That's where the students came in. Katherine Polan, A.S. commissioner of environmental affairs, recalled that after Allen's Earth Month keynote speech, students began asking, "Wouldn't it be neat if Chico State had organic cotton clothing in their bookstore?"
Calli Burch, a geography major, interned with the Sustainable Cotton Project, toured the cotton growing areas of California, and became the liaison between various contacts and the bookstore. The bookstore agreed to carry the products on a trial basis. Steve Dubey, the new manager of the A.S. Bookstore, said, "Just as with any other product, if it doesn't sell within a year, then it's inventory that, unfortunately, we can't invest in."
Dubey, who sleeps in a Patagonia organic cotton T-shirt because "it is softer than the other kind of cotton," is not worried. "I feel very confident it's going to succeed." The students and the bookstore decided to work with Patag-onia, a company that, in 1996, went to 100 percent organic cotton in all their cot-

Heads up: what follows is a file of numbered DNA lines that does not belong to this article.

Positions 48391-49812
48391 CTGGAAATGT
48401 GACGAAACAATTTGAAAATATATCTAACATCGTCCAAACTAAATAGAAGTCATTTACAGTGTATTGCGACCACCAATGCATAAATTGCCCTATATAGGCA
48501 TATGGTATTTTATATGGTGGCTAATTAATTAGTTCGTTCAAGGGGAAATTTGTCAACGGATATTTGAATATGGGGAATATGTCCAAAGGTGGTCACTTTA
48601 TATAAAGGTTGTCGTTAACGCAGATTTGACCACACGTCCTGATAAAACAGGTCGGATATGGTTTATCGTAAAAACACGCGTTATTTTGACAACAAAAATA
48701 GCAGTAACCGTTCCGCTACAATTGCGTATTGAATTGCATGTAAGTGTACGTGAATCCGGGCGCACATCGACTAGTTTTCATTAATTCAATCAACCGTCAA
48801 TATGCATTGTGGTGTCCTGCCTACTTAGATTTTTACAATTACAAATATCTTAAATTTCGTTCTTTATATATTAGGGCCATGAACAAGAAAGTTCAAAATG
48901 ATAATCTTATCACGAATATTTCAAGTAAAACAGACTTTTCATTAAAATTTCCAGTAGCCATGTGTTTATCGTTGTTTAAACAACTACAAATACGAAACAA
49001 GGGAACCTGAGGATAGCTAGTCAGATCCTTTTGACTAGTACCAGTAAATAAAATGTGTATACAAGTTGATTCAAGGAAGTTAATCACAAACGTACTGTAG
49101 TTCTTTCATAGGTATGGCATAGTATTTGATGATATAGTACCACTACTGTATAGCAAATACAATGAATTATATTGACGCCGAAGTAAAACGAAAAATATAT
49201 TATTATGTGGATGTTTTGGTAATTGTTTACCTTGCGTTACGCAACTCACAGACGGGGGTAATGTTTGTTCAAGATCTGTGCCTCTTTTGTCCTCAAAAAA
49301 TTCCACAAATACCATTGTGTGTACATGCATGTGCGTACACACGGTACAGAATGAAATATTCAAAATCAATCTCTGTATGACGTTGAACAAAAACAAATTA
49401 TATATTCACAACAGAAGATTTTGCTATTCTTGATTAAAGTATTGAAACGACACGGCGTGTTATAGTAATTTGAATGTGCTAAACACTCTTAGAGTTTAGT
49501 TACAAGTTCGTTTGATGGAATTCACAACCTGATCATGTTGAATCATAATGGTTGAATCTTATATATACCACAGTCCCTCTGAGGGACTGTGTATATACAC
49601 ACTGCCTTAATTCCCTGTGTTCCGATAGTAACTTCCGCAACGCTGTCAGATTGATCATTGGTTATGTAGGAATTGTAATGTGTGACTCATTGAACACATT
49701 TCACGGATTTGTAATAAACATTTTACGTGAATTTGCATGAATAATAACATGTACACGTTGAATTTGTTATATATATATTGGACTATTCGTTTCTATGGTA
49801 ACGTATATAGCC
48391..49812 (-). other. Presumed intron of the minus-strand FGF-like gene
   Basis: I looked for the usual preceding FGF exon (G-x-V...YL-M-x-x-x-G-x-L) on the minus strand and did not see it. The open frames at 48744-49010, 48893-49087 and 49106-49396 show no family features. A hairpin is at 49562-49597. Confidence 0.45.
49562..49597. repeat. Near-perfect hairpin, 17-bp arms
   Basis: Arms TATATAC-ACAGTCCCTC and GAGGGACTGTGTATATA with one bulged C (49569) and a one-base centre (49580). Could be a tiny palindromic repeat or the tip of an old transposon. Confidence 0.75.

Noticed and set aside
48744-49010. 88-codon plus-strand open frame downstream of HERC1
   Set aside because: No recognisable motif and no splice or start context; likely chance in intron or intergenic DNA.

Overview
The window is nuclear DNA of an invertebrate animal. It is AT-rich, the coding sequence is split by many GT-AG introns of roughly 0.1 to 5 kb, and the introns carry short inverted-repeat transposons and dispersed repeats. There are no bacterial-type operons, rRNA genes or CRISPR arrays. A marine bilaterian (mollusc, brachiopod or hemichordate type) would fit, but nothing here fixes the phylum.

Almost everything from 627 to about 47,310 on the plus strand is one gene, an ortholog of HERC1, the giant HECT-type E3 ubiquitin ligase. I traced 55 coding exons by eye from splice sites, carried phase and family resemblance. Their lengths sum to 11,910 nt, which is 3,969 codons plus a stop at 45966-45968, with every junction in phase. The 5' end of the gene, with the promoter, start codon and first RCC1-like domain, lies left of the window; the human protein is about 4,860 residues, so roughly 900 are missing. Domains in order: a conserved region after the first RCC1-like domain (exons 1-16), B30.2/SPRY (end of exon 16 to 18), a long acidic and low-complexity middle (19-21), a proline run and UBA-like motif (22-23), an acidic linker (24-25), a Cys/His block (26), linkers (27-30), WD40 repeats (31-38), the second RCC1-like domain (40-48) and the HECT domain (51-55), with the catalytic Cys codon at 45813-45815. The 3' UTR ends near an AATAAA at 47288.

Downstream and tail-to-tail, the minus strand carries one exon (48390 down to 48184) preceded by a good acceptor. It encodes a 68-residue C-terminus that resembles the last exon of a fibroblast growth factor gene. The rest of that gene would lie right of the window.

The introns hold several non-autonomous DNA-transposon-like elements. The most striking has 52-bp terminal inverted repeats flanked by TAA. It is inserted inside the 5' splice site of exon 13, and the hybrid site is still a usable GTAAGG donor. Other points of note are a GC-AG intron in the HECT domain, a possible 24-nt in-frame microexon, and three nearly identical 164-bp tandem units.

ton clothing. The shirts will probably cost about one to two dollars more than other cotton shirts, even though Pat-agonia has already reduced the wholesale price by $1.50 as a result of negotiations with Ian Gilmore of Sundog printing, which will be printing the CSU, Chico logos on the shirts.
The story doesn't end with the bookstore. Polan and Burch joined with other students to urge the A.S. Government Affairs Committee to pass a resolution supporting and promoting organic cotton. They solicited and received letters of support from clothing companies, farmers, Chico State student groups, and individuals. The resolution passed at the end of the fall semester calls for organic cotton clothing in the bookstore, promotion of organic cotton through an educational campaign, and requires that "all activity fee-funded programs purchase 100 percent organic cotton T-shirts for all events."
"Chico State has made history," Eddie DeAnda, Sustainable Cotton Project, said. The students at Chico State amazed him and others in the organic cotton industry. "The progress they made in such a short time was unbelievable to people in the organic industry. The interns were really awesome. They set a timeline at the beginning of the year that established that by the end of this semester they wanted to set up a meeting with people in the bookstore. The first week into it they already had that meeting and things began happening so fast that they just threw the timeline away. I don't think any other campus could have done it really, the way they did itÉRyan Libre and Calli Burch and Kate Polan worked and Mark helped."
Burch said, "We have a responsibility to care for how our actions affect the future." Promoting organic cotton is one small, but enormously effective, way to do just that.Barbara Alderson